What does God do? In the last few episodes of Thinking Theology we’ve been thinking about what God is like: what is his nature and what is his character. But in this and the next few episodes we’re moving on to think about what God has done and what he continues to do.
In this episode we’re thinking about what God has done in creating the world. What does the Bible tell us about creation and, importantly, how does that shape our life?
That’s what we’re thinking about in this episode of Thinking Theology.
Hi. My name is Karl Deenick. I’m a pastor, theologian, writer, and Bible college lecturer. Welcome to Thinking Theology, a podcast where we think about theology, the Bible and the Christian life, not just for the sake of it, but so we can love God more, with all our heart, soul, mind and strength.
Creation in Genesis
Creation is the first act of God in the Bible. We find it on the very first page of the Bible. We’re told,
In the beginning God created the heavens and the earth. Now the earth was formless and empty, darkness was over the surface of the deep, and the Spirit of God was hovering over the waters. (Genesis 1:1–2 NIV)
It seems that what those first verses describe is an initial act of God in creating the initial matter from which creation would be organised. So God brings matter into existence but it is formless.
Before God created the world, then, there was nothing. God created the world “out of nothing”. Or as theologians sometimes say, ex nihilo, which is Latin for out of nothing. God didn’t use pre-existing material but he created everything that is.
We find that same idea in other parts of the Bible. So Hebrews 11:3 says,
By faith we understand that the universe was formed at God’s command, so that what is seen was not made out of what was visible. (Hebrews 11:3 NIV)
Of course, that might simply mean that the matter God used to create the world was merely invisible and he made it visible. However, other places are more explicit. So Revelation 4:11 says,
“You are worthy, our Lord and God, to receive glory and honor and power, for you created all things, and by your will they were created and have their being.” (Revelation 4:11 NIV)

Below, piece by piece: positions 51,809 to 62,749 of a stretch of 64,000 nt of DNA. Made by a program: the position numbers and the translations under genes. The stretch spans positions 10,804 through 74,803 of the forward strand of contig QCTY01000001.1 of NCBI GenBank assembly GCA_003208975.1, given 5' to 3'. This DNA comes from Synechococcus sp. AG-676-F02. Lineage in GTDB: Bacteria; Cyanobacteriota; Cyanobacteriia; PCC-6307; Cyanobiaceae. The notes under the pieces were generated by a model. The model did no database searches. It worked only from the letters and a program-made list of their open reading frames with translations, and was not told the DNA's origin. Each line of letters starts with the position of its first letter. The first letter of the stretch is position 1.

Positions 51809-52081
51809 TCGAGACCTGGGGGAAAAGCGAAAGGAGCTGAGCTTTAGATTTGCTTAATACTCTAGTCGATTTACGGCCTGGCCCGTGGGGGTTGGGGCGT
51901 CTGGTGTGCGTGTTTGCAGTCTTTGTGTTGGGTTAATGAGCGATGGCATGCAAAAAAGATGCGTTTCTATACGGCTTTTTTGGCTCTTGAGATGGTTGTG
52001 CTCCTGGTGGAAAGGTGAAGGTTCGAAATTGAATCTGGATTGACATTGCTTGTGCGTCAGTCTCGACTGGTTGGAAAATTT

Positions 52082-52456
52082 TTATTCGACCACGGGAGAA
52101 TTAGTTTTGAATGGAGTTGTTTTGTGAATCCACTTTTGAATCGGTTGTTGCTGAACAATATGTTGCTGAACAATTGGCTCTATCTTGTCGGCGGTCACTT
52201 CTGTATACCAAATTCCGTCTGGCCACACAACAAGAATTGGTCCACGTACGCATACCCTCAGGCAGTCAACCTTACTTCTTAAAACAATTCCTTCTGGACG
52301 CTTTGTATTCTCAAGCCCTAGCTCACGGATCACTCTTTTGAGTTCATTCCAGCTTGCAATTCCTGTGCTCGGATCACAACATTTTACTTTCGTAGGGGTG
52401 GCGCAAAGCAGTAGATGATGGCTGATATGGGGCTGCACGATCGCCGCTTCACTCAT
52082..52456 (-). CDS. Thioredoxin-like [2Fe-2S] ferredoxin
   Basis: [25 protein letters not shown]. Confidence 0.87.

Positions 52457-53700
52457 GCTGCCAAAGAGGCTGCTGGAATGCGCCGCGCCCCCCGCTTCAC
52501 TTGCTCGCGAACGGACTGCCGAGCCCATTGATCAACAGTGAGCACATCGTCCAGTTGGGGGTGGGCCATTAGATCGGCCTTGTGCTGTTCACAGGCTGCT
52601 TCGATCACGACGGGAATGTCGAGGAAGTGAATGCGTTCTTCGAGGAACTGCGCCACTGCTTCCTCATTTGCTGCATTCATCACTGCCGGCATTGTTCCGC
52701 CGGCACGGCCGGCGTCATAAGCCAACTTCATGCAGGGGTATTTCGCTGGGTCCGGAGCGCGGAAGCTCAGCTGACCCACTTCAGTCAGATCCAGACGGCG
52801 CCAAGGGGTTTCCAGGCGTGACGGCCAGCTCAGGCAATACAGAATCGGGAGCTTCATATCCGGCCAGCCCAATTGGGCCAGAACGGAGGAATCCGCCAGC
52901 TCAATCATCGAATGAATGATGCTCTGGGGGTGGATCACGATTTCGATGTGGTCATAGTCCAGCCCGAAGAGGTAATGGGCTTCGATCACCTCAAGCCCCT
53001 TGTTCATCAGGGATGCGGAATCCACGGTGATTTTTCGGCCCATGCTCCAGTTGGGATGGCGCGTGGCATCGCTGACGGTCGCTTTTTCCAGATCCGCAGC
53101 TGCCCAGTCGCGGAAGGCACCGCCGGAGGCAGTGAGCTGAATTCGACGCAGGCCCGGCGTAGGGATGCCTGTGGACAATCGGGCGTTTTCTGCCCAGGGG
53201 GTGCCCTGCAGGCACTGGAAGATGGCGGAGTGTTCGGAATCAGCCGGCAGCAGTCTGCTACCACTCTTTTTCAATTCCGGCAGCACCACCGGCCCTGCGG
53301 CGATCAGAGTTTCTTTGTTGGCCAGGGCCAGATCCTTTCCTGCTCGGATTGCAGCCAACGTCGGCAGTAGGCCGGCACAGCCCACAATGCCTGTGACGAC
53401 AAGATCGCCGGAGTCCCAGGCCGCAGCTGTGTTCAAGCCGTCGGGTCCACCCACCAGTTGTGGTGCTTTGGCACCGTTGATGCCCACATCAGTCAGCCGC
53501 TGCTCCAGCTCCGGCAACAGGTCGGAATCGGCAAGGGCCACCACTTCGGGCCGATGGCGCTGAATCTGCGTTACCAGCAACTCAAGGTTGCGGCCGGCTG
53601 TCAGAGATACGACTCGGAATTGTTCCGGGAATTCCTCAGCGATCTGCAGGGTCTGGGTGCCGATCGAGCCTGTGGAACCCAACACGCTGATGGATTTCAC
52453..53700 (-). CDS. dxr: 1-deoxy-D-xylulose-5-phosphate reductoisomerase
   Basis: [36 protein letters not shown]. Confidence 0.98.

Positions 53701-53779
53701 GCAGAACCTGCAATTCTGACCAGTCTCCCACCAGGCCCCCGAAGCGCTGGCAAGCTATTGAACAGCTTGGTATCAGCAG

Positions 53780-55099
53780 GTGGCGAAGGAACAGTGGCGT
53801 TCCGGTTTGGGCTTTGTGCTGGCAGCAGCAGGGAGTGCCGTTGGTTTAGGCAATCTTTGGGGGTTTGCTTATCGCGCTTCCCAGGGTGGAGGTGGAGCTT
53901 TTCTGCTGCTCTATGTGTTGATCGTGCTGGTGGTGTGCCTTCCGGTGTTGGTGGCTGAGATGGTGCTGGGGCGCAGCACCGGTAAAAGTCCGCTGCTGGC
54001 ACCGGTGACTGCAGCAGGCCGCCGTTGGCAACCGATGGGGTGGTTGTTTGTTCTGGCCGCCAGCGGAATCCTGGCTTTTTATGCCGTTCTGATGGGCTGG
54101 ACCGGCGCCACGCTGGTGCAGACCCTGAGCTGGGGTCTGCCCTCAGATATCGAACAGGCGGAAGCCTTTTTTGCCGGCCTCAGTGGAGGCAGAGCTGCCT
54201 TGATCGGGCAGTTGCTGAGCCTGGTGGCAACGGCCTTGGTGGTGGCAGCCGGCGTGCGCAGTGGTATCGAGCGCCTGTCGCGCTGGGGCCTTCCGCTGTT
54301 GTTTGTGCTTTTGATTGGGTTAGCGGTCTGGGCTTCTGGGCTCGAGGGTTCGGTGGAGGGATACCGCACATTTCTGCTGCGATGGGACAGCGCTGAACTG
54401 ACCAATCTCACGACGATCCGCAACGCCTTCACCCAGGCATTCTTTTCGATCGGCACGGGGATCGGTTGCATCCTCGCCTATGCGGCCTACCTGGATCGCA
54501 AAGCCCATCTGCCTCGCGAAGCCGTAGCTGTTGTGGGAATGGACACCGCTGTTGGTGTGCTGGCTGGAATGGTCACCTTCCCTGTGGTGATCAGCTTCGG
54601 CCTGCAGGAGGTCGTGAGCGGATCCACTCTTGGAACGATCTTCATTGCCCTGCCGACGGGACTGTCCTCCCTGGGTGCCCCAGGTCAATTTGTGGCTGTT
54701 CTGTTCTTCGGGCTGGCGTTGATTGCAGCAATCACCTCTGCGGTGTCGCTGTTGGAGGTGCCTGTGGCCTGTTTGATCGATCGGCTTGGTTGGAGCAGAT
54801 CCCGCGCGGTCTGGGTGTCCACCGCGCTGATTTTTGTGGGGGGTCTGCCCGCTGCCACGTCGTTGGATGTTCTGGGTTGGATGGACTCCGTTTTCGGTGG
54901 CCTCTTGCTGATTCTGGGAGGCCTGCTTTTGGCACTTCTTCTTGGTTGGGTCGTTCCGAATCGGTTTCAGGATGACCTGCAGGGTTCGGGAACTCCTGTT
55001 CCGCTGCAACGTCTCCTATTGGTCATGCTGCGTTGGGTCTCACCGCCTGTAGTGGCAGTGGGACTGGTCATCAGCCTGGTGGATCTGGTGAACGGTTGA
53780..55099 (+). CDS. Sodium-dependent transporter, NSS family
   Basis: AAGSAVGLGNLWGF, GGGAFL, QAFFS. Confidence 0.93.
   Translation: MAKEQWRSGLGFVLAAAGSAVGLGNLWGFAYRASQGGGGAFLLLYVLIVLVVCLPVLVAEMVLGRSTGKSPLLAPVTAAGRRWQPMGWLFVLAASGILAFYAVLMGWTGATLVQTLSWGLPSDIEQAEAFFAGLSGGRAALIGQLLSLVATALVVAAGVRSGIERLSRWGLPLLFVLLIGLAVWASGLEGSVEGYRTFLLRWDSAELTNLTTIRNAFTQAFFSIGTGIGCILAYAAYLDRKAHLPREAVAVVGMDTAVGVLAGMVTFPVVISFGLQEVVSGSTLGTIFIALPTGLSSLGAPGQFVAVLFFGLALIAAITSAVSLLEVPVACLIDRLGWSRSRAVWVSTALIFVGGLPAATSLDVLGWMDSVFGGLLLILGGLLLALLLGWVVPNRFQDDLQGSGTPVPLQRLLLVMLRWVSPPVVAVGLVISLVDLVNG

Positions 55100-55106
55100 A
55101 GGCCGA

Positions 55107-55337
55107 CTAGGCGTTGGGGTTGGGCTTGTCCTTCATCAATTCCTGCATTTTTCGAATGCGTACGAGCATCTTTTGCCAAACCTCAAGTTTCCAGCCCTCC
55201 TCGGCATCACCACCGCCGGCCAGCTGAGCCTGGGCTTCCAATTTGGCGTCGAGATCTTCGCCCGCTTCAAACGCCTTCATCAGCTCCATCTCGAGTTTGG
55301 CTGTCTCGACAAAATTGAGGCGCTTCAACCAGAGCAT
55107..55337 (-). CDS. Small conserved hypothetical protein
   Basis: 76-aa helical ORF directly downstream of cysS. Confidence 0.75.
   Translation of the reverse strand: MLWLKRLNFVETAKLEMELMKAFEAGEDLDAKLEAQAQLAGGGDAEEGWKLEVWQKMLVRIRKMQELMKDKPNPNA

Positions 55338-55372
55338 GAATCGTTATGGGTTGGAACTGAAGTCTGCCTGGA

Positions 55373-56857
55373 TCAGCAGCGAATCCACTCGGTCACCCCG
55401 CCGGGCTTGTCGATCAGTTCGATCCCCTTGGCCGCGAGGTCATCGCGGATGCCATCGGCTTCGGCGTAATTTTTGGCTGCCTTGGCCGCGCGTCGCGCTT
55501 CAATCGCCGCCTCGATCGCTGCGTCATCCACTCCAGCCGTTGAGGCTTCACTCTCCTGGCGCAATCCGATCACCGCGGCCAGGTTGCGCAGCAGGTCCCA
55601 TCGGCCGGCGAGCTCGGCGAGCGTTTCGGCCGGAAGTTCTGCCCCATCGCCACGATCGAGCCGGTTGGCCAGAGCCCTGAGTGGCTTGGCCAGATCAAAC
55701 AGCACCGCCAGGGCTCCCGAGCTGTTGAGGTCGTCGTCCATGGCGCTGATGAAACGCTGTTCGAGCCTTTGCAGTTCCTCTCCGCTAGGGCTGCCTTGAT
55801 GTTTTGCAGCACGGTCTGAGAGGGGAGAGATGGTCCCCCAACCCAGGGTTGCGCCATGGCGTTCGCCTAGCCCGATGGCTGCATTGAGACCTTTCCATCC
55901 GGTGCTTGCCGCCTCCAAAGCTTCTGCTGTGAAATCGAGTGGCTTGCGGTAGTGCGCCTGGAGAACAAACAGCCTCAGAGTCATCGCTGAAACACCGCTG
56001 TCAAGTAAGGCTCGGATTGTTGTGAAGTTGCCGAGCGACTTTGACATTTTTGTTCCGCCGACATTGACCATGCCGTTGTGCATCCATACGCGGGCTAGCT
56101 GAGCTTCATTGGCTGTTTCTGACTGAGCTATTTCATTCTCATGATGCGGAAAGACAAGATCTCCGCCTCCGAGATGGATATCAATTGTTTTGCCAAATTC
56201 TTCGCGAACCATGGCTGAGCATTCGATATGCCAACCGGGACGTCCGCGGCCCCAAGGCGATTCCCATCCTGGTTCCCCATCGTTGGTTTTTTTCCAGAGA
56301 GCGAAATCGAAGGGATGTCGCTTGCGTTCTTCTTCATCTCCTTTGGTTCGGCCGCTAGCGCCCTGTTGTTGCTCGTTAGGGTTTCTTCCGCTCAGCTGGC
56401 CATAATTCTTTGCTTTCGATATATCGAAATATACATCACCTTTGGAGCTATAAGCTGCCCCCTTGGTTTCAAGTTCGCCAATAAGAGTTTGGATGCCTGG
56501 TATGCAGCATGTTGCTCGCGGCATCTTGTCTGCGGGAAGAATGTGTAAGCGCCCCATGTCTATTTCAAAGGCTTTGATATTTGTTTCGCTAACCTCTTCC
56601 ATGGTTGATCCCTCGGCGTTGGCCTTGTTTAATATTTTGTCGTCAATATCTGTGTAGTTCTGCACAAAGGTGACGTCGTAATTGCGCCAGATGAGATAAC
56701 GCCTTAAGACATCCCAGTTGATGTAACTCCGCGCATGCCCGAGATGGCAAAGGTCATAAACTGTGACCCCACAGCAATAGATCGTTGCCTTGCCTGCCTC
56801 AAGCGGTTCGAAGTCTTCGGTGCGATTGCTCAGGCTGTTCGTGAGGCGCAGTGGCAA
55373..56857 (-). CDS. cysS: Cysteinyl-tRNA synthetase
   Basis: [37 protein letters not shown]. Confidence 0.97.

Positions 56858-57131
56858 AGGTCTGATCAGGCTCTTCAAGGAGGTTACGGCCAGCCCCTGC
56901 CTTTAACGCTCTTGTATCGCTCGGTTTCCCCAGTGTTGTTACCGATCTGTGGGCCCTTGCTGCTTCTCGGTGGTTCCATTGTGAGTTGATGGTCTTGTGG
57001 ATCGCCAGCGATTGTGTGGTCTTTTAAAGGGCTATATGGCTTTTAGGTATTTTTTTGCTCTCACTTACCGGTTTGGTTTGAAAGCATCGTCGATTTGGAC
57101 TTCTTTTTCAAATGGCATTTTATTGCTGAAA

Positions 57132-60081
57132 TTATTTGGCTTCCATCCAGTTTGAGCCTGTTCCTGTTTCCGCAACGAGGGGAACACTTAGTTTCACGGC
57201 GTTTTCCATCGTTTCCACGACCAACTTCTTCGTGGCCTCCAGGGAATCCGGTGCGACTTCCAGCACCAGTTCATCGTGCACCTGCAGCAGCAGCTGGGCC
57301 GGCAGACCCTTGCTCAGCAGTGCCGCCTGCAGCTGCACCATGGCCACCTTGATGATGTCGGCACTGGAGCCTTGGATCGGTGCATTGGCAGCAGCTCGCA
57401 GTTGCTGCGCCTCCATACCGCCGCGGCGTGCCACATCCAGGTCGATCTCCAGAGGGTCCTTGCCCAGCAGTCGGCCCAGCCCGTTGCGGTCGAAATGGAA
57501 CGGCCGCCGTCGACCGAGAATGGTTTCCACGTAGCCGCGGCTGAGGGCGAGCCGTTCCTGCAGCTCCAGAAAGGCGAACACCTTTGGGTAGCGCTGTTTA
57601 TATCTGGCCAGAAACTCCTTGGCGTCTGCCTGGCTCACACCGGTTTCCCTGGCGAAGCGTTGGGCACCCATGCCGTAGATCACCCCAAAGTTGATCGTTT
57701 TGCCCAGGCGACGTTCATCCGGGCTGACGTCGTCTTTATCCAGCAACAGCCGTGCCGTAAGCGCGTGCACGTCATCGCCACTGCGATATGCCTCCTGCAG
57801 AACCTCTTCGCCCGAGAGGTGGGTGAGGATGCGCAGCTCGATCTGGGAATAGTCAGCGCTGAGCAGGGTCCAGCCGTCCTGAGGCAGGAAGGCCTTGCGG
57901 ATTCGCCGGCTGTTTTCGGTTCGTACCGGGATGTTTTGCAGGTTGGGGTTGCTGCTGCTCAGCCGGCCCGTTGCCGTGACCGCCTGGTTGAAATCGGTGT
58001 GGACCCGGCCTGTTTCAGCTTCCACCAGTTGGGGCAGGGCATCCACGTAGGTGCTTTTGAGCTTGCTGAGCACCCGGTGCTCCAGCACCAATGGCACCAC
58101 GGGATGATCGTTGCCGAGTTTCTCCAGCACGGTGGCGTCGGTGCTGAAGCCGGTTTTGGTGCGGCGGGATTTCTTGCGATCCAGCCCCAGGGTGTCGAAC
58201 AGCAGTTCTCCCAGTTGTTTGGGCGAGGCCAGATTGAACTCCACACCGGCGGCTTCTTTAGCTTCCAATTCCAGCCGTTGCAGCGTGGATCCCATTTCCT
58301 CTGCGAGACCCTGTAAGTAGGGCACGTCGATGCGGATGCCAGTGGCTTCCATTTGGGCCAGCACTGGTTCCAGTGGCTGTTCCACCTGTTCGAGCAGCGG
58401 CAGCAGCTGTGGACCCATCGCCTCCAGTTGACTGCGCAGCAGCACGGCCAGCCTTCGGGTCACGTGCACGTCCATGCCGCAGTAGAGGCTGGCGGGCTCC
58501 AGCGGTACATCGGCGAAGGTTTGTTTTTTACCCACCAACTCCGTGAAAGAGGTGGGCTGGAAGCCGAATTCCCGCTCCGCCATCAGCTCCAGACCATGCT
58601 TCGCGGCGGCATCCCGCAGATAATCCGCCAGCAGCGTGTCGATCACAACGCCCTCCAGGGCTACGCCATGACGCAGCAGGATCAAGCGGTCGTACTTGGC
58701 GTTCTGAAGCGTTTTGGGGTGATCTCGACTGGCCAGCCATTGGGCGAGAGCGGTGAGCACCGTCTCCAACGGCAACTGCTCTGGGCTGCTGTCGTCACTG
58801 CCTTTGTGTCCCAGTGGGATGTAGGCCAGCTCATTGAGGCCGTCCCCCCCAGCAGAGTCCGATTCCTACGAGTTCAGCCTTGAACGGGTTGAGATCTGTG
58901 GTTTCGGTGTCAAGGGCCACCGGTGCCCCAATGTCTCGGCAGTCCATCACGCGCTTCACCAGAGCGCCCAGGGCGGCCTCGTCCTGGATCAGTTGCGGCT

If God created all things, then nothing exists that he didn’t make.
In fact, as the theologian John Frame points out, not only did God create out of nothing, he created into nothing. Not only did God create the matter out of which the universe was made, but he also created the space into which it went.
The rest of chapter 1 then describes God’s organisation of that matter. And it follows a very structured pattern to show the logic and order that God imposes on his world. So pattern is more or less:
1. Announcement: “And God said,”
2. Command: “Let there be X.”
3. Separation and Structure: God orders the items he has brought into existence.
4. Report: “And there was X.” (or equiv.)
5. Evaluation: “God saw that X was good.”
6. Chronological marker: “And there was evening and there was morning—the nth day.”
So there is a careful structure within each day, but there is also a careful structure between the days.
There is a pattern in the order in which things are created, such that day 1 pairs with day 4, day 2 with day 5, and day 3 with day 6.
So on day 1 light is created but on day 4 the light bearers—the sun, moon, and stars are created.
On day 2 the sky and the waters are separated. While on day 5 the sea and sky creatures are created.
And on day 3 the dry land and the plants are created, while on day 6 animals and humans are created.
Within that pattern, too, the seventh day stand on its own as special. The seventh day is a day of rest for God. Genesis 2:1–2 says,
Thus the heavens and the earth were completed in all their vast array. By the seventh day God had finished the work he had been doing; so on the seventh day he rested from all his work. (Genesis 2:1–2 NIV)
The seventh day is a kind of capstone on the days that have gone before.
The climax of the creation event, however, is the creation of human beings. God says in 1:26,
“Let us make mankind in our image, in our likeness, so that they may rule over the fish in the sea and the birds in the sky, over the livestock and all the wild animals, and over all the creatures that move along the ground.” (Genesis 1:26 NIV)
A number of things in Genesis 1 highlight the special significance of human beings. First, when God comes to create human beings the pace of the chapter slows down. For the creation of everything else, even big things like the sun and the moon, they’re passed over pretty quickly, but when it comes to human beings Genesis 1 says a lot.